Washington is now the capital of a resurgent nation, rejecting the untenable proposition that she is in terminal decline, a fading superpower who must hand on the mantle of world leadership. Americans everywhere are increasingly tired of the negativity of the elites and their refusal to accept the election results. The signs are there in polling trends, NFL and Oscars TV ratings and in the loss of credibility by an agenda-driven mainstream media. The Mueller investigation has produced not a skerrick of impeachable evidence and will most likely be more compromised by the soon-to-be released Inspector General’s report. Rather than dismissing Mueller, a second special counsel, from outside and of undoubted integrity, should be appointed to reveal just what mischief has been lurking in the swamp.
America’s role as leader of the free world has many years to go. As Glubb Pasha found, the usual age of empires is 250 years and by that measure the American era is young indeed.
The flight from Australia is long, made longer this time because New York’s JFK was twice snow-bound, global warmist revenge for abandoning the Accord de Paris. I was reminded throughout that Qantas is a truly excellent airline. Among the world’s oldest, it is recognised as the lead airline in virtually every major operational safety advancement over the past 60 years.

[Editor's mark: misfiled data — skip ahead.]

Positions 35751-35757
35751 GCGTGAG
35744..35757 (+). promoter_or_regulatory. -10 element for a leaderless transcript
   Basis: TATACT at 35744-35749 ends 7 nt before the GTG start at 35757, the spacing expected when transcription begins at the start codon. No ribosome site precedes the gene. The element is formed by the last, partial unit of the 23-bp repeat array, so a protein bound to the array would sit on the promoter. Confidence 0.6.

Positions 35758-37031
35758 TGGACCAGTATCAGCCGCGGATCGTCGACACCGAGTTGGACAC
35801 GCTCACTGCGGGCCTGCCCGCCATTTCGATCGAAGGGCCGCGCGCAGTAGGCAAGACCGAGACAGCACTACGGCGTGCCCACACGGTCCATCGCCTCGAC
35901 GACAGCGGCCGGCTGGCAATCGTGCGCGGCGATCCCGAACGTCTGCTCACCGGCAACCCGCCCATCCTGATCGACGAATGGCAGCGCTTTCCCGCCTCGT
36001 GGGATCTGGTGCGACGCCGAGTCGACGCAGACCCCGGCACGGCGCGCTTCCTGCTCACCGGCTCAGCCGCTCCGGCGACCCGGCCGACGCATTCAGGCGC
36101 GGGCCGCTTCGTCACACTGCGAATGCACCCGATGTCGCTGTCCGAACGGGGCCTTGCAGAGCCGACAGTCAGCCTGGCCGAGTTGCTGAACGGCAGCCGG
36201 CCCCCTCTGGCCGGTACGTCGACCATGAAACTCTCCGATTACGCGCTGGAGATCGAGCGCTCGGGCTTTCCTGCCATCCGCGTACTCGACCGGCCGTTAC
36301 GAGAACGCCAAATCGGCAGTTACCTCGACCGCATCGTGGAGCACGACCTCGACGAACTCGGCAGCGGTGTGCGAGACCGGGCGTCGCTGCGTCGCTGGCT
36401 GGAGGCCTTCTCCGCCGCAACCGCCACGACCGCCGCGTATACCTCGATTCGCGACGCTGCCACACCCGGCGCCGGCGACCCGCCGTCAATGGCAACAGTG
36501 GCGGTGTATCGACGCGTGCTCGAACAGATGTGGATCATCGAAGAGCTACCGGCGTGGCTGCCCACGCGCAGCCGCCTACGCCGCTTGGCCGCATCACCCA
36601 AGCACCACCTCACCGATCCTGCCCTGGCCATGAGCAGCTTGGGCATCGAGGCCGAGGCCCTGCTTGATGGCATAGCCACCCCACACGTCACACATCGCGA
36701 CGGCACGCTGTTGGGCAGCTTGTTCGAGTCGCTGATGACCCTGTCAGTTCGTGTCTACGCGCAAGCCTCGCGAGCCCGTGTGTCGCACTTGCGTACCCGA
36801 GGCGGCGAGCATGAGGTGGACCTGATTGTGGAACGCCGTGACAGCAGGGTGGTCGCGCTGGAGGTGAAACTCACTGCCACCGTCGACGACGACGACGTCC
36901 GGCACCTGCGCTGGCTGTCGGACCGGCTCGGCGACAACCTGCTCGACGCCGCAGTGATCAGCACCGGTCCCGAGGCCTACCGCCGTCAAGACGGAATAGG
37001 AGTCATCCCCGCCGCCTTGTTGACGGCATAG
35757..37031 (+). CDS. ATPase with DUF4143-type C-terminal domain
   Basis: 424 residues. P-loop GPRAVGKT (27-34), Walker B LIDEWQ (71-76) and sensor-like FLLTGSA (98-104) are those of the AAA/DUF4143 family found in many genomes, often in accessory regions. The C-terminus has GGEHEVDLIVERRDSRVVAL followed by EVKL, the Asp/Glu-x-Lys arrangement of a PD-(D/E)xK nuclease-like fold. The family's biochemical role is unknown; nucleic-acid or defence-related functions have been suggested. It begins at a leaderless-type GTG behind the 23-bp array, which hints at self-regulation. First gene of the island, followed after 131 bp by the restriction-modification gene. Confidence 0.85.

Not so long ago it seemed Qantas would go the way of so many other Australian icons and be lost forever. In response to union guerrilla tactics which were bleeding the airline, CEO Alan Joyce fought back courageously. By grounding the fleet, he forced the union bosses to face the consequences of their mischief. This caused such outrage among the elites that Senator Xenophon even called for Joyce’s head.
But Joyce prevailed, turning the company around, and saving the national airline. A knighthood would be in order, no matter what the elites think.
I was in Washington to speak at the annual luncheon of the International Strategic Studies Association’s College of Fellows. The ISSA is led by the very influential and prolific author and commentator on world affairs, and editor of the respected journal, Strategic Policy, Gregory R. Copley. This invitation was a particular honour; last year’s speaker was the great Brexiteer, Nigel Farage.
My subject was constitutional and institutional choice, far more important to national success than race, geography or even enjoying vast resources —just compare Venezuela with Israel or Switzerland.
On this Australia is a laboratory worthy of study. Uniquely, civil society came with the other institutions, the rule of law and government according to constitution principles. The result has been an eminently successful nation, not without institutional weaknesses, but not the ones the elites would claim.
One is the constitutional monarchy, which they would replace with a ‘republic’, one so fake the powers of the political class would be vastly increased. If they were at all genuine, their model would be based on the world’s most successful republics, the US and Switzerland.